Context Book Review

Invent to Learn: Making, Tinkering, and

Engineering in the Classroom

By Sylvia Libow Martinez & Gary Stager

             This book, Invent to Learn: Making, Tinkering, and Engineering in the Classroom, relates to our course because it discusses emerging technologies through the maker movement.  “Making is about the act of creation with new and familiar materials” (Martinez & Stager, 2013, p.33). 

            The book defines the three concepts mentioned in the title: making, tinkering, and engineering.

  • Making is about the active role construction plays in learning.  The maker has a product in mind when working with tools and materials
  • Tinkering is a mindset – a playful way to approach and solve problems through direct experience, experimentation, and discovery
  • Engineering extracts principles from direct experience.  It builds a bridge between intuition and the formal aspects of science by being able to better explain, measure, and predict the world around us. (Martinez & Stager, 2013, p.32). 

In a hyperlinked library, modern makers also share with others the process of making through blogs, videos, and pictures.

      In the book, Dr. Seymour Papert lists Eight Big Ideas Behind the Constructionist Learning Lab:

  • The first big idea is learning by doing
  • The second big idea is technology as building material
  • The third big idea is hard fun.
  • The fourth big idea is learning to learn
  • The fifth big idea is taking time—the proper time for the job
  • The sixth big idea is the biggest of all: you can’t get it right without getting it wrong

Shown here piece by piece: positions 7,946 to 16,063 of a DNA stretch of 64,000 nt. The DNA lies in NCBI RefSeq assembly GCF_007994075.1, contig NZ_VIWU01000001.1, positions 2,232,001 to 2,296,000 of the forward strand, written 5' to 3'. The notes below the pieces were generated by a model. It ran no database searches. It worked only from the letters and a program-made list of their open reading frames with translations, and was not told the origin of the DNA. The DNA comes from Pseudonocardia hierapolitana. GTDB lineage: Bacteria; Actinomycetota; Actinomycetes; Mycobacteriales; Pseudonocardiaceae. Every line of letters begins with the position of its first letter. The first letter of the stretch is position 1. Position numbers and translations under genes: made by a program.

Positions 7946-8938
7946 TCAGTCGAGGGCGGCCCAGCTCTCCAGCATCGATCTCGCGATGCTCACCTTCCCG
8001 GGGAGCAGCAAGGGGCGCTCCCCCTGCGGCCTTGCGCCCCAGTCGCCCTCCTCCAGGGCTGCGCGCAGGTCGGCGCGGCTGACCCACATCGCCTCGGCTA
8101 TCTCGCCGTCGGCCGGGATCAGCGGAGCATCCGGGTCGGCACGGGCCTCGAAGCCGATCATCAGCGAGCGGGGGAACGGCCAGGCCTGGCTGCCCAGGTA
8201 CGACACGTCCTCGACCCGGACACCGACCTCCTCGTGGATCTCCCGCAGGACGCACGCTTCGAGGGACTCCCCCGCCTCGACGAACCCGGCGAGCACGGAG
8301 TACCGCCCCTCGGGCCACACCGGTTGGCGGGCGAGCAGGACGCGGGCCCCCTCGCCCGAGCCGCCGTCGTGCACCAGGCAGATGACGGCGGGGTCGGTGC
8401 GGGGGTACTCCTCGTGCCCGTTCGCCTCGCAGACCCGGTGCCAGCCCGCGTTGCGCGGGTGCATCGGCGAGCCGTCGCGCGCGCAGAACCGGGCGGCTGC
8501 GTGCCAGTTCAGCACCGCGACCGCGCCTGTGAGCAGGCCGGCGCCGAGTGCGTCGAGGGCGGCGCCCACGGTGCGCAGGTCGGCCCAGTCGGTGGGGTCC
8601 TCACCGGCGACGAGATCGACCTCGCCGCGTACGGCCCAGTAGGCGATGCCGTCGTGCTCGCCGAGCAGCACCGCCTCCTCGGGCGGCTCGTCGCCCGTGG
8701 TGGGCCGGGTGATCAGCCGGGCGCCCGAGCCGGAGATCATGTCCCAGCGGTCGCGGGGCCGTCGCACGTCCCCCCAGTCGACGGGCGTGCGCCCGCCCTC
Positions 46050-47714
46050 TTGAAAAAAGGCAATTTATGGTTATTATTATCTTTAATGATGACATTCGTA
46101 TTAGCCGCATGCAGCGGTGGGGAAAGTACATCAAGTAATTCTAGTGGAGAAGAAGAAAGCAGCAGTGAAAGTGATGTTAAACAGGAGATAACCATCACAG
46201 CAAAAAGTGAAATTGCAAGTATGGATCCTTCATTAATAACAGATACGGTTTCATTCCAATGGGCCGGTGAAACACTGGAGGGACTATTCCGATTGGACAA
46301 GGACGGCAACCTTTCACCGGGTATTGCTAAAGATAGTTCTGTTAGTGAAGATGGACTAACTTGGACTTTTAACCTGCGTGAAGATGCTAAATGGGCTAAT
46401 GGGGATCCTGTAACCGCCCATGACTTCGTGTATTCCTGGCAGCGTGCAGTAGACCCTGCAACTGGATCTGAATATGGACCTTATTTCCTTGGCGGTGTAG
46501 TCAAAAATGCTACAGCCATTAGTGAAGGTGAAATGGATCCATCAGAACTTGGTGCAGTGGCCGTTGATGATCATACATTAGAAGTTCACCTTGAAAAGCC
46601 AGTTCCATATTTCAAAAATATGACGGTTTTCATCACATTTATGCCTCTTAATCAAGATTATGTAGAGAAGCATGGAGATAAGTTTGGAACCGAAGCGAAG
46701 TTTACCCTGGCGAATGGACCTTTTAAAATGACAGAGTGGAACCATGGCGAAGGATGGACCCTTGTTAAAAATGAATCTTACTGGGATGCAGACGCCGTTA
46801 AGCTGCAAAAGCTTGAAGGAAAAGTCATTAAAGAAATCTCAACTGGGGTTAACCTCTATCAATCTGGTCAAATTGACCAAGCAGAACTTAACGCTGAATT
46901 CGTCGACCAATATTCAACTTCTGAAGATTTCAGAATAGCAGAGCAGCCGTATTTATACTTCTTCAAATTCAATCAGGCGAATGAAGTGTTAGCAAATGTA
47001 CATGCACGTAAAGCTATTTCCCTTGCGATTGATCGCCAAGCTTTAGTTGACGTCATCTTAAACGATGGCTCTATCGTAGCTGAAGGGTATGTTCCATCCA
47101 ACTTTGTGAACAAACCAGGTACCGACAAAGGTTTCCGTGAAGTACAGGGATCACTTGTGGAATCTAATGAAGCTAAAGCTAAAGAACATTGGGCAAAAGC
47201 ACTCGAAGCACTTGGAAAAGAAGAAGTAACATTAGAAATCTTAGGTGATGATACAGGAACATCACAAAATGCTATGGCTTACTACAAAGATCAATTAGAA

• The seventh big idea is to do unto ourselves what we do unto our students
  • The eighth big idea is we are entering a digital world where knowing about digital technology is as important as reading and writing. (Martinez & Stager, 2013, pp.73-74).  

These ideas are about proper mindsets for makers, so that makers will enjoy what they are doing, and learn that failure is okay, and how prominent digital technology is becoming.

3D printer

            From this book, librarians can get ideas on how to create a modern makerspace and the makerspace will be an exciting new service for library users.  A makerspace can have “3D printers; cutting machines; milling and routing machines; joining machines; traditional hand and power tools; and decorative materials” (Martinez & Stager, 2013, p.88). 

Fabric cutting machine

             Emerging technologies in the physical computing arena are discussed in this book such as LEGO, Arduino, Wearable Computing, and MaKey MaKey.  There is a long list of robotics project ideas such as plan and construct a city of the future including robotic elements; construct a robotic dog-walking machine; invent a robotic musical instrument; and construct and program a supermarket scanner.  The book discusses emerging technologies in the area of programming computers.  Cutting edge programming languages include Logo, Scratch, Java, C++, BASIC, and Python.  The world of physical computing recognizes that technology is improving and changing.  This is a Library 2.0 concept that libraries need to be ready for constant change.